Driverless Cars: How Safe is Safe Enough?
The march toward completely driverless cars is progressing quite quickly. However, when it comes to these autonomous vehicles, the fundamental question everyone from the auto industry to the government and safety advocates are asking is: How safe is safe enough when it comes to autonomous vehicles? Consumer Reports says automakers have been taking a wide range of approaches as they sail in these unchartered waters.
The All-Important Safety Issue
Tesla, for example, has been rolling out autonomous features in its cars incrementally when the company decides they are road-ready. Then there is Waymo, formerly Google’s self-driving car project, which is abiding by a more conservative premise that these driverless cars should not be sold until human action is not required at all. A whole bunch of other companies, which are actively developing these technologies, fall somewhere in the middle of these two approaches.
These companies – be it automakers or tech companies – are faced with a number of ethical questions. Is it fine to use human drivers as test subjects? How do humans react when the autonomous system fails? The answer to these questions, of course, is that we would not and should not accept the idea of imperfect, untested machines endangering us on our roadways. While we tolerate human error because we accept that it’s human to err, we don’t have that same tolerance toward robots. We expect them to be perfect, and we should.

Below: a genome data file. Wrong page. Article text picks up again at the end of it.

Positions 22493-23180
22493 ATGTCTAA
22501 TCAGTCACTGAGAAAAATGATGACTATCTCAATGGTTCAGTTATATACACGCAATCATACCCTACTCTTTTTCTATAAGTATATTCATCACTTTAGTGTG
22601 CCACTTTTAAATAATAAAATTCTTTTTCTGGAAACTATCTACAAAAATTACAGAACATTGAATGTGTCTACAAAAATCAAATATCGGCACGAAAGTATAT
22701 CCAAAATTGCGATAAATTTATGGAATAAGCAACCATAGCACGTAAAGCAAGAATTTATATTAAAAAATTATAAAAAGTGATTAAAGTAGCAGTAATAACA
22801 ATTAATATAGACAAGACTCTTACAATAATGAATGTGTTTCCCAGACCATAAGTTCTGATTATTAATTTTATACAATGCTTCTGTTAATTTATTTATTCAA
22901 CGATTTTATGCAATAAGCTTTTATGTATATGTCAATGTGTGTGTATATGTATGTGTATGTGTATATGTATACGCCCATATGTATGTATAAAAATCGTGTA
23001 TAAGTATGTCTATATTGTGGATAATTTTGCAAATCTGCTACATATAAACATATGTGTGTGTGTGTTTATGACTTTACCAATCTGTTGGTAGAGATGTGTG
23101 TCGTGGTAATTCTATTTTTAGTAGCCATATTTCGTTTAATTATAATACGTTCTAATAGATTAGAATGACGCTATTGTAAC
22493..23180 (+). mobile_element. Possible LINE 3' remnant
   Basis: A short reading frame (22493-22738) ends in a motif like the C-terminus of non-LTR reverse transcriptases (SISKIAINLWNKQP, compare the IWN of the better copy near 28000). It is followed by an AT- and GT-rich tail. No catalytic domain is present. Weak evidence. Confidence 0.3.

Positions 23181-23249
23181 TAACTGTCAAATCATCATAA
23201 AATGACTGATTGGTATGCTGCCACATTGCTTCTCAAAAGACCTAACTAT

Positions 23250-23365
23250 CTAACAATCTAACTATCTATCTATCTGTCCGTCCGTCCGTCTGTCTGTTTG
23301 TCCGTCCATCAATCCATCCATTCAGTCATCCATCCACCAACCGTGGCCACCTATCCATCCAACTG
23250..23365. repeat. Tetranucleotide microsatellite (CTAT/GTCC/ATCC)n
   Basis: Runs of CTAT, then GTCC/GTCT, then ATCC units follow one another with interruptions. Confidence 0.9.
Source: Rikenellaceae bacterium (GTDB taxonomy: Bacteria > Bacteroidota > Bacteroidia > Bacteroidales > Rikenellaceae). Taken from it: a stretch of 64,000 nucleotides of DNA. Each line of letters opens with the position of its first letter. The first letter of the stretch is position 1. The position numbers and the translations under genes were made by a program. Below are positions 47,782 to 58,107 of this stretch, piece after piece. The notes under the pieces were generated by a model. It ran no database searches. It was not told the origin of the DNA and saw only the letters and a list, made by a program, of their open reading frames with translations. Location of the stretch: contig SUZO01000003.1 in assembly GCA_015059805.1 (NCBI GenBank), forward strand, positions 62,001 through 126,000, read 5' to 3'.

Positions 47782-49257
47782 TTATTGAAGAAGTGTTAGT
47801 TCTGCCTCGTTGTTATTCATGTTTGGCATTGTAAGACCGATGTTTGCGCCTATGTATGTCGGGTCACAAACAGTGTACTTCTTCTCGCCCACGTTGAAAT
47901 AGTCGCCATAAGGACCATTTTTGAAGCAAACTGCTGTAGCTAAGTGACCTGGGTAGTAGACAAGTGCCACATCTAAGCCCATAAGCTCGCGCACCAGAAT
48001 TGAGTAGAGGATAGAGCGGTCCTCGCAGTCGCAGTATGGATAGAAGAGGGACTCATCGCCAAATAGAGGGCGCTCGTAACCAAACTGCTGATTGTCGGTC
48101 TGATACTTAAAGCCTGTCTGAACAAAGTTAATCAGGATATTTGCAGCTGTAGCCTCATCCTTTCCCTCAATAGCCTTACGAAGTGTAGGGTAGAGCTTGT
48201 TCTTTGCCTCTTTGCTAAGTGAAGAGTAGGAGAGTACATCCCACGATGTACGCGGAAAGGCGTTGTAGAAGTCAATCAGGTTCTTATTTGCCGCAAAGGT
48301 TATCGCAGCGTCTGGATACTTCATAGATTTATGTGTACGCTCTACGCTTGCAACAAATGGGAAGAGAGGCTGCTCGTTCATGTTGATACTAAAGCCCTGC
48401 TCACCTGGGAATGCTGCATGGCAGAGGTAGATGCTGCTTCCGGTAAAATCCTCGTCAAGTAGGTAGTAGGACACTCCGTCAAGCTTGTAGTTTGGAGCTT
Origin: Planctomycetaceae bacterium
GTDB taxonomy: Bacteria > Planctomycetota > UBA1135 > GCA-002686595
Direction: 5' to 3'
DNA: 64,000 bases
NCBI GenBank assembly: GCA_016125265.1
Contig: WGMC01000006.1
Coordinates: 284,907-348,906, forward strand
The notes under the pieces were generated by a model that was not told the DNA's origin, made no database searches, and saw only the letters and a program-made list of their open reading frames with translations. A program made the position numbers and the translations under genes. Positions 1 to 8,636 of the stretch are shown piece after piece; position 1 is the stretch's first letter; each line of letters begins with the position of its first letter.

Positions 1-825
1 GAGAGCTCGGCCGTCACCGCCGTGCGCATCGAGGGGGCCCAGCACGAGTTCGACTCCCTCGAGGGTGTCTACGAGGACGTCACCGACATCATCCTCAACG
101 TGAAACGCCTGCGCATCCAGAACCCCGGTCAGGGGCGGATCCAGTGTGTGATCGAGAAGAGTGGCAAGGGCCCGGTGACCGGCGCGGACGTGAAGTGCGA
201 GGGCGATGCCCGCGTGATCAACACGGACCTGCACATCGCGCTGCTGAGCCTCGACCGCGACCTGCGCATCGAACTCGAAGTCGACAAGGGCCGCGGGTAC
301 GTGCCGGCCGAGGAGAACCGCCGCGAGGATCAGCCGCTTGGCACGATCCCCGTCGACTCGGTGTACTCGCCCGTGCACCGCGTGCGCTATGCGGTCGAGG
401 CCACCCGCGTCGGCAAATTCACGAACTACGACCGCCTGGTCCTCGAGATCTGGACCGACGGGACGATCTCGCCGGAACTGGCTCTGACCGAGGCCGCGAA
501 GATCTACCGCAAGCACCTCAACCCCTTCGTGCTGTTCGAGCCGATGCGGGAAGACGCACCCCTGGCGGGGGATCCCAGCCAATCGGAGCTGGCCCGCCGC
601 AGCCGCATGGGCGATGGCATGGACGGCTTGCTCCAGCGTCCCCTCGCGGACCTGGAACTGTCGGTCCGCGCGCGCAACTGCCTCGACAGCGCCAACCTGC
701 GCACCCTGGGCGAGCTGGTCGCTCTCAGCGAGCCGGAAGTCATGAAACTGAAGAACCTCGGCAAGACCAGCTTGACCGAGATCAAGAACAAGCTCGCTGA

The Tesla Crash: A Wakeup Call
A wake-up call in this regard was the fatal accident in Florida involving a Tesla semi-autonomous vehicle in May 2016. An investigation conducted by the National Highway Traffic Safety Administration (NHTSA) said there was no safety defect at the time. Tesla said neither the driver not the Autopilot responded to the white tractor-trailer that was making a turn ahead. But the lesson here is that drivers should be made aware of their vehicles’ limitations and capabilities. It wasn’t until after this fatal accident that Tesla started emphasizing that drivers should be ready to take over from the Autopilot in a moment’s notice and that it is not a fully autonomous feature.
Danger of Mixed Messages
Consumer Reports has maintained since the deadly Tesla crash that automakers like Tesla are sending consumers mixed messages by rolling out these systems in a way that gives drivers a false sense of security. Motorists feel like they can take their hands off the wheel in spite of warnings to do the opposite.
The auto defect attorneys at Bisnar Chase believe that it’s unacceptable to use human beings as test subjects for this new technology. We welcome innovation, but it should not come at the expense of human lives. And automakers certainly need to do a much better job of telling consumers what their autonomous or semi-autonomous vehicles can or can’t do. It’s about time they made safety – not profits – their top priority.